The borate-sulfate compositions applicable to this invention are finely divided, such as obtained by grinding, milling or spray-drying. They generally have a mean particle size of smaller than about 100 microns and, preferably, have a mean particle size of from about 1 to 50 microns.
The borate-sulfate is added to the polymeric resins in an amount corresponding to about 20 to 50 parts of borate-sulfate per 100 parts of resin (phr), preferably about 30 to 40 parts of borate-sulfate per 100 parts of resin.
For optimum fire retardancy, it is preferred that antimony oxide be used in conjunction with the borate-sulfate additive, especially when the polymer contains a halogen source. When antimony oxide is included, much lower amounts of the borate-sulfate may be added. Thus, about 5 to 30 phr of borate-sulfate and about 5 to 30 phr of antimony oxide can be added, with about 8 to 15 phr of each component and a total of about 10 to 40 phr of the combination being preferred. Thus, in such combinations, the weight ratio of antimony oxide to borate-sulfate is about 1:6 to 6:1, preferably about 1:2 to 2:1.
This invention therefore also provides a novel fire-retardant additive for organic polymeric resins which comprises about 8 to 53% boric acid, about 5 to 35% alkali and/or alkaline earth metal sulfate, about 30 to 75% antimony oxide and 0 to about 30% alkali and/or alkaline earth metal borate. Minor amounts of other materials such as alkali metal bisulfates, polyboratosulfates, etc., as described above, may also be present. Such additive mixtures are especially useful for polymeric resins containing a halogen.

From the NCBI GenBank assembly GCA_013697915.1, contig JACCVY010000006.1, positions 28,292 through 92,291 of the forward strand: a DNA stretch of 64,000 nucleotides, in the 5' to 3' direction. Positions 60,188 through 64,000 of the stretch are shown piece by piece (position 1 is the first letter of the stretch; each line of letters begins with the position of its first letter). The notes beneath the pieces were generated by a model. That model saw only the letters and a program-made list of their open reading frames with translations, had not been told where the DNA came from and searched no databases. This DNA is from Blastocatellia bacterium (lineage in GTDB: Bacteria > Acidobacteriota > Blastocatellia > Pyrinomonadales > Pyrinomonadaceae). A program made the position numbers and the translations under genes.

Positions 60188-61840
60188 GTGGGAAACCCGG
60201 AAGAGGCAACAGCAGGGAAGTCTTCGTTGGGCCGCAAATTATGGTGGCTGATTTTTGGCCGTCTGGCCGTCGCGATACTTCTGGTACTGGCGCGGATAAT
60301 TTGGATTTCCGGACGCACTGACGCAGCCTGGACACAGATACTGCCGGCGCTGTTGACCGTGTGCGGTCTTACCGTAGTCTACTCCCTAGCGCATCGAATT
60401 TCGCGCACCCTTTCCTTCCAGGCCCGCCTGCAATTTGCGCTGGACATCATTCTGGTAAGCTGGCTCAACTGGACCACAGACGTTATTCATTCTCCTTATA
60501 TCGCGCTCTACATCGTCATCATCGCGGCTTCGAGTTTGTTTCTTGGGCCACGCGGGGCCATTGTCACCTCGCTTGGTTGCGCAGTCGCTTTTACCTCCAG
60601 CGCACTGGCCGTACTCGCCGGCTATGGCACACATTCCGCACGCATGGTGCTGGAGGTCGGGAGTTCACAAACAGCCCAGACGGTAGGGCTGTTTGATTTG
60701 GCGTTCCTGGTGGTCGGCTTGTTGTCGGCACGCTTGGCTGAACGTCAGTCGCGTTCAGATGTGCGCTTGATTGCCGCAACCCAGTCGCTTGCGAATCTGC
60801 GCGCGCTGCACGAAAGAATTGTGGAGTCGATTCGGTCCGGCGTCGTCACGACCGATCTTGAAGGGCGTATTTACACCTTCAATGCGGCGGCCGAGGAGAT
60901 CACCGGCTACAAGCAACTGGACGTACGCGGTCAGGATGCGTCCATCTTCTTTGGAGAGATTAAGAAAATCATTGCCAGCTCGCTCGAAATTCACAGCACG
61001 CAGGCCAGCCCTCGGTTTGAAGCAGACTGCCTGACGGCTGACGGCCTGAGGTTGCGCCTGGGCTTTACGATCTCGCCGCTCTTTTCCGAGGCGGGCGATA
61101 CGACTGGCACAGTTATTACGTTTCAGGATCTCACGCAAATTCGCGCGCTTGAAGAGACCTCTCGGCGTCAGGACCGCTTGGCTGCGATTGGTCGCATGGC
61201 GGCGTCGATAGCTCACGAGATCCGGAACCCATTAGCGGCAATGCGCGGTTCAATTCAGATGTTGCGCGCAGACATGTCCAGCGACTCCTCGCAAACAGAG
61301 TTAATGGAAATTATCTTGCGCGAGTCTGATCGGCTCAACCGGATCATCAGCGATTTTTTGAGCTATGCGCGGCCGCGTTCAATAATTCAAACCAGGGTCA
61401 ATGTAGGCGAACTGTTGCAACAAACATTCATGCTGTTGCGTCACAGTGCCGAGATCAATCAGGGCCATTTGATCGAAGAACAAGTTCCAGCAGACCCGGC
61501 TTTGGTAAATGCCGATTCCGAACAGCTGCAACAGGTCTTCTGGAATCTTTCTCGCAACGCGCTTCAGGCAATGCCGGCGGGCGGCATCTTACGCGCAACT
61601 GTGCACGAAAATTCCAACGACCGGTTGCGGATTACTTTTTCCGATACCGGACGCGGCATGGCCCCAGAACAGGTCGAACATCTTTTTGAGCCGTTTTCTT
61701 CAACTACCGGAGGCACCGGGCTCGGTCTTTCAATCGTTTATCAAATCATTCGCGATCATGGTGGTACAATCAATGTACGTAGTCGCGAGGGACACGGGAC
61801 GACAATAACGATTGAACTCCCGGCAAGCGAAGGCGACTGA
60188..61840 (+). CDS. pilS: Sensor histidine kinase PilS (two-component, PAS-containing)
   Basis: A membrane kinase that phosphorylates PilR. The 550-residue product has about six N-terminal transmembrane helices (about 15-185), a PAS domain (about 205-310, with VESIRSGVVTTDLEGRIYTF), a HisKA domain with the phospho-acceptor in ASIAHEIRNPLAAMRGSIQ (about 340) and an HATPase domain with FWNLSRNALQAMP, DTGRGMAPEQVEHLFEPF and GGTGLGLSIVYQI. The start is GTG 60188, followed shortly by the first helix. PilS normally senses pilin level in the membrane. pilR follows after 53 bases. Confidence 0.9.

The polymeric resins useful in this invention include various thermoplastic and thermosetting organic resins such as the polyesters, polyvinyl chloride, polyolefins (such as polyethylene and polypropylene), polyepoxides, polyurethanes and polystyrene. Such polymers are well known to those skilled in the art of polymer technology. The polymeric resin is preferably halogenated or contains a halogenated additive. Polyvinyl chloride is the presently preferred resin.
Other conventional polymer additives such as plasticizers, dyes, pigments, fillers, stabilizers, antioxidants, antistatic agents, curing agents, accelerators, etc. may also be included in the polymeric resins of this invention without detracting from the advantageous properties of the fire retardant polymers.
The following examples are presented to illustrate typical fire-retardant polymer compositions of this invention, but it is not intended that the invention be limited to the specific examples given since obvious variations will occur to those skilled in the art.
The borate-sulfate was prepared by reaction of sulfuric acid with sodium tetraborate pentahydrate according to the procedure of Fusby U.S. Pat. No. 3,468,627 using a slight molar excess (1%) of sulfuric acid. The resultant product can be considered as essentially a mixture of boric acid and sodium sulfate. It was ground in a ceramic mill, screened through a 100 mesh screen, and then dried at 177° C. for one hour.